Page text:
Someone's taking pictures of each stone in Toronto's Rock Snake and they look incredible
A simple idea by a seven-year-old has grown into a 1,700-foot stone snake, easily Toronto's longest lineup of painted rocks ever.
Ever since Lucas Walker placed four painted rocks next to the Kew Beach boardwalk over a month ago and set up a painted sign encouraging others to join in, thousands more have been added by the community.
The neighbourhood has been eager to participate in what has to be the largest community project of the pandemic; even Mayor John Tory placed a few this past week, bringing the grand total to 7,032 rocks spanning 1,758 feet as of yesterday.
Local photographer Phil Marion has been capturing the individual rocks that have been placed at the beach over the last several weeks.
The Beaches resident has shot about a hundred of his rock favourites so far on his early morning walks down to the boardwalk.
"Every day my attention is captured by a few of the rocks and I am amazed by the work and attention some have poured into this project," Marion told blogTO.
"I had seen many photos of the snake but few of the individual rocks and often beauty is in the details."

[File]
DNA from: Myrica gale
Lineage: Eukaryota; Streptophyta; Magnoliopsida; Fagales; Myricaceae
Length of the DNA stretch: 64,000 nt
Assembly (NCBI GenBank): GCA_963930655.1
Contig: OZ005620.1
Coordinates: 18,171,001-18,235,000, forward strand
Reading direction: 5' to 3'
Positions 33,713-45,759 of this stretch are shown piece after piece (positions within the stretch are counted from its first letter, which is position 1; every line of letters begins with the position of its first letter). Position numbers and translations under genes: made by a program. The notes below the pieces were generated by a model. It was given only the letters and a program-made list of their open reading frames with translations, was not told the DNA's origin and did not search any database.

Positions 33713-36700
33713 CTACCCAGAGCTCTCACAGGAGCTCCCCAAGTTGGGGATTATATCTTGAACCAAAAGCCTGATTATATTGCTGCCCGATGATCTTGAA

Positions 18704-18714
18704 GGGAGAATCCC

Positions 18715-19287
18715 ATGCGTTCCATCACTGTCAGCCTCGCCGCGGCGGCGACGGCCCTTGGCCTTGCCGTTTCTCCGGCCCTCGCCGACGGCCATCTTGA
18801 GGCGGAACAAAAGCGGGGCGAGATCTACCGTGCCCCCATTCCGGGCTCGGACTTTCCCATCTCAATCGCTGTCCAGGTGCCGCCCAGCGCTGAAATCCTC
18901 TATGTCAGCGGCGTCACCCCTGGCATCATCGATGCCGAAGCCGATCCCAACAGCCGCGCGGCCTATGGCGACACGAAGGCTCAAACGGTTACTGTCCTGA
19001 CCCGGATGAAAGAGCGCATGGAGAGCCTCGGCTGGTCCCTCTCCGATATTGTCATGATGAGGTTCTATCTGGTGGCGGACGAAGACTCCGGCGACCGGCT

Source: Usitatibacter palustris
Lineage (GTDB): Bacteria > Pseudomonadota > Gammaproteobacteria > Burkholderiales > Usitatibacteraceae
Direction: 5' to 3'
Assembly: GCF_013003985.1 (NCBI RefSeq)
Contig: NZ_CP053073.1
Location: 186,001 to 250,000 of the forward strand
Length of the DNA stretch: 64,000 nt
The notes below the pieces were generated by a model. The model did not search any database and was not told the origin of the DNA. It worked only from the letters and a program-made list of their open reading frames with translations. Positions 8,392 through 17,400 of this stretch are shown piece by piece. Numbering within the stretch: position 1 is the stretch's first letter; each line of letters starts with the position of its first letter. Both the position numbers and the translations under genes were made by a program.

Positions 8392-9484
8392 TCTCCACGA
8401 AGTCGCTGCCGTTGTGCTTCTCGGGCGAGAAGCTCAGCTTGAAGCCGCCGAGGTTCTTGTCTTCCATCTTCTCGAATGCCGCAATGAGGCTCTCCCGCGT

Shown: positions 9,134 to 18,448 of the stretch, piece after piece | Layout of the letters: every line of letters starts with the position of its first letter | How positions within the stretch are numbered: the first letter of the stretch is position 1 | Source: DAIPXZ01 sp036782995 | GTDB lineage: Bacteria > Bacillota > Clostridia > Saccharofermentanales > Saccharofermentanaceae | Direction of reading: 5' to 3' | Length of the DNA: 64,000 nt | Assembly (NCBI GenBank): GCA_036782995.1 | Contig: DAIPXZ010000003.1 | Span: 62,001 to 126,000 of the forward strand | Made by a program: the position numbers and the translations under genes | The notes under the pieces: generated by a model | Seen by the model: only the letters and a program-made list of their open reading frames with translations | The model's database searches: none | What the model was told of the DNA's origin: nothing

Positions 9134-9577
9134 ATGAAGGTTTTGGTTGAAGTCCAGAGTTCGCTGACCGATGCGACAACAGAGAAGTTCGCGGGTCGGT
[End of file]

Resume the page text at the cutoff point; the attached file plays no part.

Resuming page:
He's been sharing his photos with a few neighbourhood groups on Facebook for those who aren't able to get down to the beach to see them for themselves, focusing on a couple of new rocks each time.
From inspirational messages and funny puns to realistic, artful faces and landscapes, Marion has showcased the many creative contributions that make the snake so special.
"The snake has something for everyone," he says. "Rocks with incredible artistry and imagination, rocks with words of inspiration, rocks full of adorable childlike innocence and rocks of whimsy to put a smile on anyone's face."
"It is a shining example of phenomenal open-air public art."
Walker hopes the snake will keep growing all summer, and with new rocks still being added every day, there's no telling how big it'll get.
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